Members o Occupy Harvard may haveavoided the kind o police violence thatcrushed the encampment at UC Berkeley onNovember 9, but Harvard’s student occupiersnonetheless have had to cope with subtlerorms o attack rom their administration.Te night that tents sprung up in Harvard Yard,Harvard literally locked its gates to the public.“Tere was a 5 to 10 minute period where we werepushing on the gate, and they just closed it onus,” said Will Whitham, a Harvard sophomore.“It was a charged moment, symbolic becauseit was Harvard shutting out all these people.”Many who wanted to participate in the Occupy Harvard community were prevented rom joiningthat night’s encampment, including studentsrom other schools, alumni, employees, andunaliated residents o Cambridge and Boston.Tat night Dean o Students Suzy Nelson cameout to speak with the General Assembly. “Tedean wanted us to move to a place that was ‘lessdisruptive,’” said Whitham o Nelson’s commentsto the GA.But the students voted to remain in the Yard, where their tents would remain in the public eye.Nelson agreed to attend the next day’s meeting,saying she would bring reshmen to voice theiropinion on where the encampment should be. Buton November 10, Nelson was a no-show.wo weeks later, PhD student Jennier Sheehy Skengton took part in a Dudley Housediscussion orum about Occupy Harvard, whichEvelynn Hammonds, the Dean o HarvardCollege, had committed to attending. However,Skengton said, the dean “pulled out the day o,not citing any reasons.” Members o the panel were told that “she’d been asked to pull out by theadministration,” Skengton continued, “so [theMaster o Dudley House] let an empty chair atthe panel discussion to symbolize the administra-tion’s ailure to turn up.”Te same day, Harvard President Drew Faustsent an email to the Harvard community, urtherexplaining her decision to close the gates, claimingthat she was primarily concerned with campussaety. Skengton questioned Faust’s explanationsince the lock-out had not “prevented the physicaland verbal abuse that we’ve been receiving romcertain drunk students every night. No security guard has ever done anything about that.”Harassing behaviors included swinging branches,throwing eggs, and trying to uproot the tents.Faust also used the email to express her supporto ree speech and cited her own eorts to engagein discussion with the movement. Skengton,however, paints a dierent picture, in which theonly interaction with the administration was aten-minute interval in the President’s oce hours, which any student can claim. “Te act that she was gloating about this, as i it was her eorts toreach out, was quite comical,” Skengton said.Despite a steady stream o petty harassmentrom a portion o the student body, there has beena signicant show o support or Harvard’s occu-piers. Te Undergraduate Student Council votedunanimously on a resolution to support “the righto students to peaceully protest without violentresponse,” and almost 1000 members o theHarvard community signed a petition in supporto Occupy Harvard, including, as o November20, 178 Harvard proessors.Occupy Harvard has attracted the nationalnotice and the attention o some prominent gures.For instance, Pulitzer Prize-winning journalistChris Hedges, a longtime oreign correspondentor Te New York imes and weekly columnistor ruthdig, counts himsel a supporter. Havingbeen ormally invited to give a lecture at Harvard,Hedges opted to spend the night o November 28in protesters’ tents instead o the room bookedor him at the swanky Harvard Faculty Club. Another ally o Occupy Harvard has been NobelPeace prize nominee Ahmed Maher, an Egyptianrevolutionary and the co-ounder o the April 6 Youth Movement. Unlike Hedges, Maher wasnever even allowed in the Yard. Denied entry, hechose to present his lecture to an audience splitin hal by the gates, a situation rie with symbolicsignicance.Maher’s short lecture drew on his experience asa youth leader. He emphasized the importance o unity among young people or the achievemento real democracy and social justice. Hedges, inhis talk, spoke on economic issues and pointedly criticized Harvard’s role in the economic collapse.“Harvard exists essentially to eed the plutocracy,he said, standing just outside the locked gates. “Itharbors within its walls some o the most capri-cious and corrupt gures: Laurence Summers,Robert Rubin, and others, who are responsiblenot only or the meltdown o wealth within theUnited States – $17 trillion virtually evaporating,$40 trillion in worldwide wealth … [but] whilethey were at it, they trashed one third o theHarvard endowment.o air these and other concerns, Skengton joined in publishing an open letter to the Harvardpresident via the Harvard Crimson, the student-run newspaper. Te letter also aimed to stimulatediscussion among the student body on such issuesas the lack o transparency in Harvard’s $32 billionendowment and the absence o clear ethical stan-dards or its investment policies. Since then, theauthors o the letter have been contacted by theHarvard administration with requests to schedulea meeting. Members o the Occupy Harvardmovement hope that ace-to-ace dialogue willsoon lead to a re-opening o the gates and a new commitment to transparency and economic justice at Harvard.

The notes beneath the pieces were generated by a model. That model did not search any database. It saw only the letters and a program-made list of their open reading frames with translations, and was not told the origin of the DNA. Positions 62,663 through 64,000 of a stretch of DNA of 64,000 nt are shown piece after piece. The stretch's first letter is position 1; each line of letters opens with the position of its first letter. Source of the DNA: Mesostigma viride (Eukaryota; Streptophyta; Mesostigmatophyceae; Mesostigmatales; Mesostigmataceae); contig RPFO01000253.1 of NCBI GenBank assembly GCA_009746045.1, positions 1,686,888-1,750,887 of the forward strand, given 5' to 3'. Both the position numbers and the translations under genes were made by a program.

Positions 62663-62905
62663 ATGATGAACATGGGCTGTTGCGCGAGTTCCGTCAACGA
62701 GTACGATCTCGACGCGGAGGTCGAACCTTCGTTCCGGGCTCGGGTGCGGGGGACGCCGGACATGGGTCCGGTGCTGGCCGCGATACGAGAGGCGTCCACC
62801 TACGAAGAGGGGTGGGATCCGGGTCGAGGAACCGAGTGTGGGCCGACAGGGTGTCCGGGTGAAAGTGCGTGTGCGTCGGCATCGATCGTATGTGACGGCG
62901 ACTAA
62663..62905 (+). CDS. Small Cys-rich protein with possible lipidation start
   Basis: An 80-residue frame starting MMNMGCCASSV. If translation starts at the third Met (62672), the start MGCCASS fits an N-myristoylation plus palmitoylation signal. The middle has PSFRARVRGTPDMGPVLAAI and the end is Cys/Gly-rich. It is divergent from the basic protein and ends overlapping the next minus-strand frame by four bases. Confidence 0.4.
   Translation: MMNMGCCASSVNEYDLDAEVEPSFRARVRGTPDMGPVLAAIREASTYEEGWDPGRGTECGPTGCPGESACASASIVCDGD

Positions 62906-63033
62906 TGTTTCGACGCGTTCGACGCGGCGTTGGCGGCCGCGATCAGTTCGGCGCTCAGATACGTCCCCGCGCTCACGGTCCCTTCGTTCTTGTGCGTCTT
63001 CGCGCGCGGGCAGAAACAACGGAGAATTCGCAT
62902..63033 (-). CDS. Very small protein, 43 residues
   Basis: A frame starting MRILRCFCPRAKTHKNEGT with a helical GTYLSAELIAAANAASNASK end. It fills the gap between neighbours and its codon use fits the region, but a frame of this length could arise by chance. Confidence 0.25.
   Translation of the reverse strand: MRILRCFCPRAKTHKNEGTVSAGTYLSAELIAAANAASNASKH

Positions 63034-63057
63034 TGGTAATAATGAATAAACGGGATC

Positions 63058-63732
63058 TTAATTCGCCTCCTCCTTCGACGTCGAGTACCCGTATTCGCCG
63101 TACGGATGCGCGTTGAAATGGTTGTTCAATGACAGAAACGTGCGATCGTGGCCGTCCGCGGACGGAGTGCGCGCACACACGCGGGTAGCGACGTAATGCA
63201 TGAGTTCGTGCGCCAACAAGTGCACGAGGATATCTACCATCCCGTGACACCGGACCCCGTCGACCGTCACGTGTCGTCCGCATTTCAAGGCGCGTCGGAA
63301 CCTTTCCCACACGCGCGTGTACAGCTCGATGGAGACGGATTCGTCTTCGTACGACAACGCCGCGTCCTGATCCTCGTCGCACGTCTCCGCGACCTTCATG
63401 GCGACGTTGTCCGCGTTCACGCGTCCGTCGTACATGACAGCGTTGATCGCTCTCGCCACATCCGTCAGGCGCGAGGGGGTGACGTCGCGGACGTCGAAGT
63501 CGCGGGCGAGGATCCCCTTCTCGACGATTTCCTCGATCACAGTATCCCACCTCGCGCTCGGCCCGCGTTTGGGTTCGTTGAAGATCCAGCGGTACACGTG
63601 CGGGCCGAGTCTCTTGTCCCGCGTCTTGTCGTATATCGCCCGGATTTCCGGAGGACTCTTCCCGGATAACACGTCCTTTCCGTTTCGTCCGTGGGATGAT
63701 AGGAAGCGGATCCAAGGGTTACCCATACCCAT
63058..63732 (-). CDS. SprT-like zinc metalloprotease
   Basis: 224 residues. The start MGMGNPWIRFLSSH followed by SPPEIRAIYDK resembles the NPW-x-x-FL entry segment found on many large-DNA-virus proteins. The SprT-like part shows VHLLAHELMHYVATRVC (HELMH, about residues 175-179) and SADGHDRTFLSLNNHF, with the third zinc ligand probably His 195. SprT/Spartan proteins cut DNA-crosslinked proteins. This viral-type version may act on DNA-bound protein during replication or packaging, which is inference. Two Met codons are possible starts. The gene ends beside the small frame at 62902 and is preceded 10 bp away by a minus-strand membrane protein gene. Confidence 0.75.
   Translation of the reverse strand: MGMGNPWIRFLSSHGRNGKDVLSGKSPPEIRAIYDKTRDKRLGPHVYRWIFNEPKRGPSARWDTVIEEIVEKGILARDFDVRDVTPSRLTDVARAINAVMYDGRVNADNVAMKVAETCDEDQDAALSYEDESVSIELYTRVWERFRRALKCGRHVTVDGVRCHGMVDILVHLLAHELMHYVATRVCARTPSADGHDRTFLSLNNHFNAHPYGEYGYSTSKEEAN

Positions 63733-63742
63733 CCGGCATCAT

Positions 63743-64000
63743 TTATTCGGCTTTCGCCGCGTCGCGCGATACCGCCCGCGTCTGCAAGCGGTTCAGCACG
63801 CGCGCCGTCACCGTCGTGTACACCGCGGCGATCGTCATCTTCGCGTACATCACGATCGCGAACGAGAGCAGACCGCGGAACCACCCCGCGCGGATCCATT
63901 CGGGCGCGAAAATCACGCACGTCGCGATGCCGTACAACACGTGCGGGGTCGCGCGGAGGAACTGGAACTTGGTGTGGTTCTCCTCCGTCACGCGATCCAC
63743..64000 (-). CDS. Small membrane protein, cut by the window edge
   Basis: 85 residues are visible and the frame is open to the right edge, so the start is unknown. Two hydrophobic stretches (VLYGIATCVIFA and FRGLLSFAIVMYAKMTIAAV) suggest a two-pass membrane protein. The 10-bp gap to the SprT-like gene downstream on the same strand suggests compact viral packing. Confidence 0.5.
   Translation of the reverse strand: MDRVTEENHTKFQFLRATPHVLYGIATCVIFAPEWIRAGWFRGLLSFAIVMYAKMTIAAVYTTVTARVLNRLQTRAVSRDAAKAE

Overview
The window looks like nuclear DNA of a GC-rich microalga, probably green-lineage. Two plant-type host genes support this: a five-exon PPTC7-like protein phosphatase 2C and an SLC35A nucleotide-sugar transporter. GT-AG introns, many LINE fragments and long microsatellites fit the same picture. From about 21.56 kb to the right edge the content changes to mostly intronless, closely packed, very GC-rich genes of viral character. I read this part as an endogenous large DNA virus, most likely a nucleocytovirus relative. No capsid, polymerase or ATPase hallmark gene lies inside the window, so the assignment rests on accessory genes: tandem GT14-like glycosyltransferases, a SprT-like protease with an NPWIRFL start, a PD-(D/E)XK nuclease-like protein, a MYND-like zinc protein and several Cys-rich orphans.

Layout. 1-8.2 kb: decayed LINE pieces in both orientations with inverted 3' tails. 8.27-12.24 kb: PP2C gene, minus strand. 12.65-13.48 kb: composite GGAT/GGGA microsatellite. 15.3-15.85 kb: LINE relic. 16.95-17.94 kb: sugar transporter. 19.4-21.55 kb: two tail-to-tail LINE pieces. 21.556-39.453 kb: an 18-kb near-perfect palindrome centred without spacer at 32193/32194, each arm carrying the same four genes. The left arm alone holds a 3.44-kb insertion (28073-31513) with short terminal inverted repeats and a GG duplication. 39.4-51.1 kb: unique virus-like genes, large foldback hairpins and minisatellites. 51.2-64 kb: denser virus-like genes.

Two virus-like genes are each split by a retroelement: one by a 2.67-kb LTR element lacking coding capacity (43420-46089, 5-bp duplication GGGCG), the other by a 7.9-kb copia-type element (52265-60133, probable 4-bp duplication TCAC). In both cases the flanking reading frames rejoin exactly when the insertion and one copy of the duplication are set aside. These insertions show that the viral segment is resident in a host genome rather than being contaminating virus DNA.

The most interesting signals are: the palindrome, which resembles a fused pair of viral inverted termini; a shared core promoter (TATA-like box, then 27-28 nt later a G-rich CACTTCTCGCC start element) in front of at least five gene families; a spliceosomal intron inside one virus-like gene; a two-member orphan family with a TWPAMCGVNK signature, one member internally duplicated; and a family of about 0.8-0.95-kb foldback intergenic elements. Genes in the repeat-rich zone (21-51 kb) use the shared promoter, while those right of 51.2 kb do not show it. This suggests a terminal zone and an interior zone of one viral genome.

Occupy Worcester protesters march on October 15th, 2011, as a part o a global day o action that drew millionsinto the streets. (Photo: Mike Benedetti)Bill Lewis helps out at Occupy Boston’s dishwashing , station. (Photo: ess Schean/Activestills.org)